Bitcoin Prices Fell Down Almost 10% As El Salvador Accepts It As Legal Tender

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Bitcoin prices fell on Tuesday after breaking through $52,000 late Monday to hit their highest level since May.

The price action took place on the day El Salvador became the first country to accept the largest cryptocurrency by market capitalization as legal tender. Bitcoin fell as much as 16% on Tuesday morning. The most recent drop was around 9.5% and was trading at $46,892.04, according to Coin Metrics. Air fell 12% to $3,441.21.

Crypto neighbors MicroStrategy and Coinbase also lost around 9% and 4%, respectively. Coinbase users experienced delays or cancellations of “interest-boosting” transactions in the morning, the company said in an update on Twitter, but the issue was addressed in the afternoon. Major cryptocurrencies Kraken and Gemini are also investigating delays and performance issues.

Tuesday morning, El Salvador temporarily disabled Chivo, the government-run Bitcoin portfolio, to increase server capacity preventing new users from installing it, President Nayib Bukele tweeted at around 7:00 a.m. EST.

“Any data you’re trying to enter at this point makes an error,” he said. “This is a relatively obvious problem, but one that cannot be solved with a connected system.”

The market action is not surprising, according to Leah Wald, CEO of Valkyrie Investments, who said the news was mostly in the market “a while back”.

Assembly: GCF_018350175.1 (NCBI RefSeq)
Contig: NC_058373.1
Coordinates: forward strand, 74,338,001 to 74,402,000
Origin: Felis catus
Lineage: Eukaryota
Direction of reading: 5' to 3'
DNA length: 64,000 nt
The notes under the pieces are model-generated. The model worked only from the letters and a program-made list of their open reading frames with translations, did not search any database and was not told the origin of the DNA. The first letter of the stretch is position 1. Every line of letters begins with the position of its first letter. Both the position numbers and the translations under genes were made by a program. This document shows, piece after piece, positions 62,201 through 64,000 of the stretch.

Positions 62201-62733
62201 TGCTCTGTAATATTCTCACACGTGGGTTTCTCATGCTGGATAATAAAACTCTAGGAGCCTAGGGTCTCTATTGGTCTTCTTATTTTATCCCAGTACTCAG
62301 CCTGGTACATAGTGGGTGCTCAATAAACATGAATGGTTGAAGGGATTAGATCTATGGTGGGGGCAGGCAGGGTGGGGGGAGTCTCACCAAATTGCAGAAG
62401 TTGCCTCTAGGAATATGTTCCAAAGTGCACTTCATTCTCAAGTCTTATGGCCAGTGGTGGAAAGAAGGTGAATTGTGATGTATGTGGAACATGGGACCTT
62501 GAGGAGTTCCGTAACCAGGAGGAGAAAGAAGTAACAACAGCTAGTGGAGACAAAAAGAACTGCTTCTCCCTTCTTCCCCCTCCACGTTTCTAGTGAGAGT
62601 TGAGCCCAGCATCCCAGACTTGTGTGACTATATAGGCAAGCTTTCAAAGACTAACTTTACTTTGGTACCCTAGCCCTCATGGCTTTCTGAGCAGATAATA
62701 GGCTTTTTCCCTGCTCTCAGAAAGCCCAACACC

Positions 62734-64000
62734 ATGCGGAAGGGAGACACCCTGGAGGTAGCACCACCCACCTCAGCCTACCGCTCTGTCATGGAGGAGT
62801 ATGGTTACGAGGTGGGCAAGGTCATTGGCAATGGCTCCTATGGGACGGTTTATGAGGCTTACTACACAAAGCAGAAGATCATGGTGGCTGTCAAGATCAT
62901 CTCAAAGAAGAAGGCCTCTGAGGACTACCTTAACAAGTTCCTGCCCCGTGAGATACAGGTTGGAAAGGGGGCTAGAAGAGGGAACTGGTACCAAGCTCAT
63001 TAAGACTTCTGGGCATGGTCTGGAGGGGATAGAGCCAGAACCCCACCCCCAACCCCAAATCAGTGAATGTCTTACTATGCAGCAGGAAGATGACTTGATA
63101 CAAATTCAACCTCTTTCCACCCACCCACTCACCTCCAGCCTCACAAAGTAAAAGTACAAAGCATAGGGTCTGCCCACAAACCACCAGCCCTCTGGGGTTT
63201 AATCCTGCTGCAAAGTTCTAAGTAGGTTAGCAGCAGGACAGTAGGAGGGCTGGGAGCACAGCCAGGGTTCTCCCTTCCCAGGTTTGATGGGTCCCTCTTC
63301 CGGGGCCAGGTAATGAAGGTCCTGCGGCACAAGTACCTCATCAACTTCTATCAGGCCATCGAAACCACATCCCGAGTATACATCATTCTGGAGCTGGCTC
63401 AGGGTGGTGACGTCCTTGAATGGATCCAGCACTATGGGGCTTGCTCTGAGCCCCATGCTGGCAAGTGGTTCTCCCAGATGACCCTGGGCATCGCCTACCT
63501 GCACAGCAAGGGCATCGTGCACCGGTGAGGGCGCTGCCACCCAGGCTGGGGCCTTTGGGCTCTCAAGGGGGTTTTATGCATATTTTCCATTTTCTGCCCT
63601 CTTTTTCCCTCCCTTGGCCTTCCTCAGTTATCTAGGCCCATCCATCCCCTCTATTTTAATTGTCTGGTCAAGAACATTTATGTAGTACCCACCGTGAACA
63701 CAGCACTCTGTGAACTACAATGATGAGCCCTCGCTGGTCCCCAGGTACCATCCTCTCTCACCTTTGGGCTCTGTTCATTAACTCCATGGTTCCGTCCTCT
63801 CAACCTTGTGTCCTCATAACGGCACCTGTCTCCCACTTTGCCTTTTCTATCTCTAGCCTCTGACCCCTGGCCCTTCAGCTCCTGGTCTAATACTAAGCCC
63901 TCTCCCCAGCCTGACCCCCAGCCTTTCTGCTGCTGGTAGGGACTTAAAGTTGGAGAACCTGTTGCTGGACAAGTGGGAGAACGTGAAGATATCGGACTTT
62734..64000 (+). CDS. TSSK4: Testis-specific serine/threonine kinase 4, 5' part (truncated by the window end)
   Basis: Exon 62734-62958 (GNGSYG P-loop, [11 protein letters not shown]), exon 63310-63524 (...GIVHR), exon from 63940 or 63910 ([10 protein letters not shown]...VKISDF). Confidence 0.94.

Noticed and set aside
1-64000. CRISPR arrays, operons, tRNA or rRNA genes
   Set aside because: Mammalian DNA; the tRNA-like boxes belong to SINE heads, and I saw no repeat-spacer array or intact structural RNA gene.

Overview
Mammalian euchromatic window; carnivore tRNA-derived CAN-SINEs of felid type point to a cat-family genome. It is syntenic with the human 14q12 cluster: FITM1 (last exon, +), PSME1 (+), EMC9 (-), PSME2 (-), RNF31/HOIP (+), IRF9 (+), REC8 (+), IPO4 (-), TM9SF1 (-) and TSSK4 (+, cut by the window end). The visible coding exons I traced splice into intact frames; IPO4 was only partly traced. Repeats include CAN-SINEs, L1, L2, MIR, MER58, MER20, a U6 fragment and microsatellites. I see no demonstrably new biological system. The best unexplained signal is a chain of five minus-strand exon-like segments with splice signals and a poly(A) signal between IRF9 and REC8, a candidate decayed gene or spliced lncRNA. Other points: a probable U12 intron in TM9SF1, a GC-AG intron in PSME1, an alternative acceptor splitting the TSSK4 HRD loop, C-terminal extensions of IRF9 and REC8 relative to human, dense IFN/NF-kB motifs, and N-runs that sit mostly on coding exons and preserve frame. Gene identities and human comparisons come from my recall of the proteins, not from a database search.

“When this move was first announced it didn’t have as much impact on prices as some had expected, perhaps because El Salvador’s population is smaller than New York’s, but also because the message didn’t provide details and people were aware of how this would be implemented”, She told CNBC, noting that most of El Salvador live in poverty and don’t have access to the internet or smartphones to join the Bitcoin network.

“Transaction fees, processing times, and other hurdles also make this seem more like a beta test than a solution for many. a problem plaguing the country’s poor,” Wald added.

The new law requires companies to accept bitcoins for goods and services, although merchants who technically cannot accept bitcoins are excluded. The government has set up 200 Bitcoin ATMs around El Salvador. He also bought 400 bitcoins worth about $20 million and called Chivo’s portfolio of $30 bitcoins for Salvador’s registration.

Several traders said on social media that at 3 p.m. they would buy $30 worth of bitcoins in their local currency to mark and support El Salvador’s new law. ET. But the bitcoin price still slipped in the afternoon.

“It is worth noting whether neighboring countries in Latin America or around the world introduce Bitcoin as their national currency,” said Wald. “If that happens, then we could see a parabolic upward move as the momentum gained by the millions of people who have direct access to crypto will lead to more adoption, more HODL, and higher prices.” HODLing is crypto community jargon for buy and holds investment strategies.

Bitcoin proponents have long argued that there are strong arguments for Latin American markets to use cryptocurrencies as a medium of exchange, for remittances, and even for central banks experiencing high currency devaluations.

On Monday, Panamanian politician Gabriel Silva unveiled a crypto law, which “aims to make Panama a compatible country with blockchain, crypto assets, and the Internet,” he said on Twitter. “This has the potential to create thousands of jobs, attract investment, and make the government transparent,” he added.

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